Buggies should be fine on trains, so long as the parents take responsibility if their kid is playing up etc. And like bicycles, they should have to be booked in advance, especially if the train is busy; if the train is exceptionally busy the buggy should be folded. The buggy also should be as small as safely possible (so no antique prams). Those aren't the rules, of course, just a personal wish, and it seems railway etiquette is a thing of the past anyway.

    As for the topic at hand though it's up to the TOC, but I would imagine they would be understanding if there is no non-stepped access (I didn't think it was legal for a station to not have disabled access these days?)

    Also another note, little children and buggies should not be allowed on quiet coaches for obvious reasons.
     
  29. dvboy

    dvboy Established Member

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    Perhaps my tongue should have been further embedded in my cheek yesterday.
     
  30. jon0844

    jon0844 Veteran Member

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    Getting back on topic, I know Wagn and then FCC allow you to double back if you board/arrive at Hatfield and want to avoid the stairs (although soon that problem will disappear).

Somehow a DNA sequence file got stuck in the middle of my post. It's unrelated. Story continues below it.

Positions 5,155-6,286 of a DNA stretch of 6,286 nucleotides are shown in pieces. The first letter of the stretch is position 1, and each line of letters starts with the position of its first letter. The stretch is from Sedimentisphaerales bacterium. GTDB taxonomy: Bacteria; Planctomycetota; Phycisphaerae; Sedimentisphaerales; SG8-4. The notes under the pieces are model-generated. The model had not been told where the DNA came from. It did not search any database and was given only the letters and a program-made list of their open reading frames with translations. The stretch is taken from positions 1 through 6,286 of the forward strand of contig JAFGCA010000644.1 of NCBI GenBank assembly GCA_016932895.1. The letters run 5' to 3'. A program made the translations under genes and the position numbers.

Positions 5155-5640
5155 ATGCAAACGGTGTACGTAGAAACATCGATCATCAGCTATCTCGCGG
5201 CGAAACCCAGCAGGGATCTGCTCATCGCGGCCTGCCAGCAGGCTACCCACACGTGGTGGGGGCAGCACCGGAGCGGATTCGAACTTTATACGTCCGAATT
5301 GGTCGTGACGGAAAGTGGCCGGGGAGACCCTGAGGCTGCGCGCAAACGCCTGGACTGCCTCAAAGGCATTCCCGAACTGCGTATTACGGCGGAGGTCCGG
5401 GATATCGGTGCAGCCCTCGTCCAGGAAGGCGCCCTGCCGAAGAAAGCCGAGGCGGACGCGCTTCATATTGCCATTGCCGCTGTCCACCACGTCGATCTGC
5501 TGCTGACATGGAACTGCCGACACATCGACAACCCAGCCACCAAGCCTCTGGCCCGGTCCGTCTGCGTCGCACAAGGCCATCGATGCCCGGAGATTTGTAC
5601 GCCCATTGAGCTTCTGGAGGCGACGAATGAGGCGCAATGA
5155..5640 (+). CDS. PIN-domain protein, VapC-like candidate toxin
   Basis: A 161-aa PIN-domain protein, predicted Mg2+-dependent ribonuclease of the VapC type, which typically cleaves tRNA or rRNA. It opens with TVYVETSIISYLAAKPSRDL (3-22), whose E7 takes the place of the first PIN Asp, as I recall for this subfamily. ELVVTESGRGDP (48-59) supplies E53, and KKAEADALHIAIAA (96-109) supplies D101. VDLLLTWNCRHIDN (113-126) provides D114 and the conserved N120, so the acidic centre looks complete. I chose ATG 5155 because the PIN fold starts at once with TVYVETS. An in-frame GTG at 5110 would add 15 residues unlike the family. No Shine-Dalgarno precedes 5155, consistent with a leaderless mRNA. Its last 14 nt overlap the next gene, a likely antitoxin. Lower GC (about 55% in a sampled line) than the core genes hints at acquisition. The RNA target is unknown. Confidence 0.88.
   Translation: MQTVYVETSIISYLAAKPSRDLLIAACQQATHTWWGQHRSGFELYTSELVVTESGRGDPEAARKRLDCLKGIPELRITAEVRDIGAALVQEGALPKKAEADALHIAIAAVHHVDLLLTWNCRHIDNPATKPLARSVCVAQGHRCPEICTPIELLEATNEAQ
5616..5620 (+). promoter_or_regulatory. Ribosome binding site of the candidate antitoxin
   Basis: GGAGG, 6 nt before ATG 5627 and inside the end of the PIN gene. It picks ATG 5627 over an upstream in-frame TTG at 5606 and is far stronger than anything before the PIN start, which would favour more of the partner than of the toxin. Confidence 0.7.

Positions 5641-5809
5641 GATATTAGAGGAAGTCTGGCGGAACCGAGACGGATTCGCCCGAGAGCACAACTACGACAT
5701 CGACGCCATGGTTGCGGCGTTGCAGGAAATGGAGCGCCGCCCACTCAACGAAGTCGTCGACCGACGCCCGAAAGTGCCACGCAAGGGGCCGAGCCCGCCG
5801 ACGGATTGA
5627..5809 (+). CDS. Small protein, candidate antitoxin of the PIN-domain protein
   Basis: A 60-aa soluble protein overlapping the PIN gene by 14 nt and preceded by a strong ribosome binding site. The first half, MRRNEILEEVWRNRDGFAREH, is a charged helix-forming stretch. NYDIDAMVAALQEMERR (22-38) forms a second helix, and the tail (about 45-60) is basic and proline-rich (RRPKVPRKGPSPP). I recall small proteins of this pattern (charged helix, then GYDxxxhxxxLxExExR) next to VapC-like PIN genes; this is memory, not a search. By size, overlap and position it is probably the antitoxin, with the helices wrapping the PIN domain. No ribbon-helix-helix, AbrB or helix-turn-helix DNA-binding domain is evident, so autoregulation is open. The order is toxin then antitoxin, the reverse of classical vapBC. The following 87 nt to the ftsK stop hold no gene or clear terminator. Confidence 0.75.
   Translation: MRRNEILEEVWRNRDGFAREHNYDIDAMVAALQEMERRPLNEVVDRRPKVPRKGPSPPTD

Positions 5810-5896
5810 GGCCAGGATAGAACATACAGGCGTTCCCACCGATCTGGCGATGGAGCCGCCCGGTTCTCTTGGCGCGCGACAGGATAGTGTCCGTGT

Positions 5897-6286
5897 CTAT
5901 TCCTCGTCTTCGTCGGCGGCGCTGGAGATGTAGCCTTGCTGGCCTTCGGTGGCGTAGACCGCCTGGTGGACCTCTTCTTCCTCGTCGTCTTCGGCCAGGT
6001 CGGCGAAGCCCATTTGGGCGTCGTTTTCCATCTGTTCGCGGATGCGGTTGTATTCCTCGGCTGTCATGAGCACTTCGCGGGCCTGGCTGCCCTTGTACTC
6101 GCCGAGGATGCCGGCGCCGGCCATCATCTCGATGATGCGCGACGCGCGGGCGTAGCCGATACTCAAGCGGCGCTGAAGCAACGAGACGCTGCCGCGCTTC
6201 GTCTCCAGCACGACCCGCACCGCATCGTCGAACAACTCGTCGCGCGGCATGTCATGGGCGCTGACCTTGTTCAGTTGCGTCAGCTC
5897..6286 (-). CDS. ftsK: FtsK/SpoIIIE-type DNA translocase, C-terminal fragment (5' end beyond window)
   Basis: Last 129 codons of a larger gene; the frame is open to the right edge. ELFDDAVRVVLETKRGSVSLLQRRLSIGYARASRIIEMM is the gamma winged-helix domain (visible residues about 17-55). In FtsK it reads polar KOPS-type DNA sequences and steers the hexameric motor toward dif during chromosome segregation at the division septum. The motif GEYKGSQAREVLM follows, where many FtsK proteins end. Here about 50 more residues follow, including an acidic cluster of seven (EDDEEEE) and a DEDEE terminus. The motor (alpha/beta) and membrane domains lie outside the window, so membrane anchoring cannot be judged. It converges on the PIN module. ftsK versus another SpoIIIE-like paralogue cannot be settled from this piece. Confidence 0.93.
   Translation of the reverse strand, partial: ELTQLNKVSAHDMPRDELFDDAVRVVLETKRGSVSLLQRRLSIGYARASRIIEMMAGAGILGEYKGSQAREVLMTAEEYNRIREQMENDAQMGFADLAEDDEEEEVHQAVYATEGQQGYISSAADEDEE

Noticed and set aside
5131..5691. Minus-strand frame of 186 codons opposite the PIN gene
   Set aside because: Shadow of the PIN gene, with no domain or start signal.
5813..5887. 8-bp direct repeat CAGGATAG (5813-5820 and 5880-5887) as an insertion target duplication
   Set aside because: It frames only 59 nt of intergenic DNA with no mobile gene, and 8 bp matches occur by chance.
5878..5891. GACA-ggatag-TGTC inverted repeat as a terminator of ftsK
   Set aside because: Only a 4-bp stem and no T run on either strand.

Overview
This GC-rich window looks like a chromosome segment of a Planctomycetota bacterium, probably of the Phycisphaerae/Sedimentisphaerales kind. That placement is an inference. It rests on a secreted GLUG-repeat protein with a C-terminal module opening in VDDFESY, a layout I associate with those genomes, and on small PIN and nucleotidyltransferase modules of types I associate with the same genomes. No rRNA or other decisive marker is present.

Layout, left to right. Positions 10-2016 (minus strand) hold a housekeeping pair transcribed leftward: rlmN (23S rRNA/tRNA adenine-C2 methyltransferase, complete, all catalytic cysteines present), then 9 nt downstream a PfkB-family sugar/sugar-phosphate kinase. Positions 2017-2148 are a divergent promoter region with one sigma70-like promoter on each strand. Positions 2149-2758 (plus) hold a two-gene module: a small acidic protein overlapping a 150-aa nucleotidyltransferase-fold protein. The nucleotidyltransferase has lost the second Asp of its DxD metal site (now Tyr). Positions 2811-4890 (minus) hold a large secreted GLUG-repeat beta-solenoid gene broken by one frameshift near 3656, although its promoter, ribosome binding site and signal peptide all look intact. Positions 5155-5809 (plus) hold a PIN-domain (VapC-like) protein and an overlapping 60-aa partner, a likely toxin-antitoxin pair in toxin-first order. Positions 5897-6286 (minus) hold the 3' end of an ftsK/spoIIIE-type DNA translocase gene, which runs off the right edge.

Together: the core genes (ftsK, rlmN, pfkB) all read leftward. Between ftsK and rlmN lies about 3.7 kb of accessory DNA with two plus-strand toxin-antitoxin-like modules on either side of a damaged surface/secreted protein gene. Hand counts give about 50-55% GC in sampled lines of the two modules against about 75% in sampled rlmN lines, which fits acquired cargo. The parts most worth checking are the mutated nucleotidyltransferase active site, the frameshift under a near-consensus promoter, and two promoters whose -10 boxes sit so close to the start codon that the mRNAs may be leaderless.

So, if you're going northbound, you take a train to Potters Bar and cross there (step free) to go north. The other way, you go to Welwyn Garden City and cross (via lift) and come back to Hatfield.

    Clearly this will be perfectly fine for a wheelchair user, but I could imagine some hassle from certain RPIs if you did so with a buggy, or simply with large bags you couldn't easily carry. Given the extra time (going to WGC can often mean a long wait to get a train back - so a 3-4 minute journey each way can have a 20-25 minute wait in between) they shouldn't penalise you, but I do wonder if some TOCs would even remember what they've said in the past (or a previous operator has).
     
  31. 34D

    34D Established Member

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    You are very rude and offensive. I'd imagine that a fair number of those on here are family men. I took my lad on train and tube at the age of two weeks (with stroller buggy - you won't know what a stroller is, as I sense you don't have children). I suspect you'd rather I took him down the A1 instead.

    How many children may I sire before it gets classed as a hoard?

    Do I recall correctly that NRCOC mentions something about disabled people and routes/access - a brief paragraph and not something involving ringing to book in advance.
     
    Last edited: 27 Nov 2011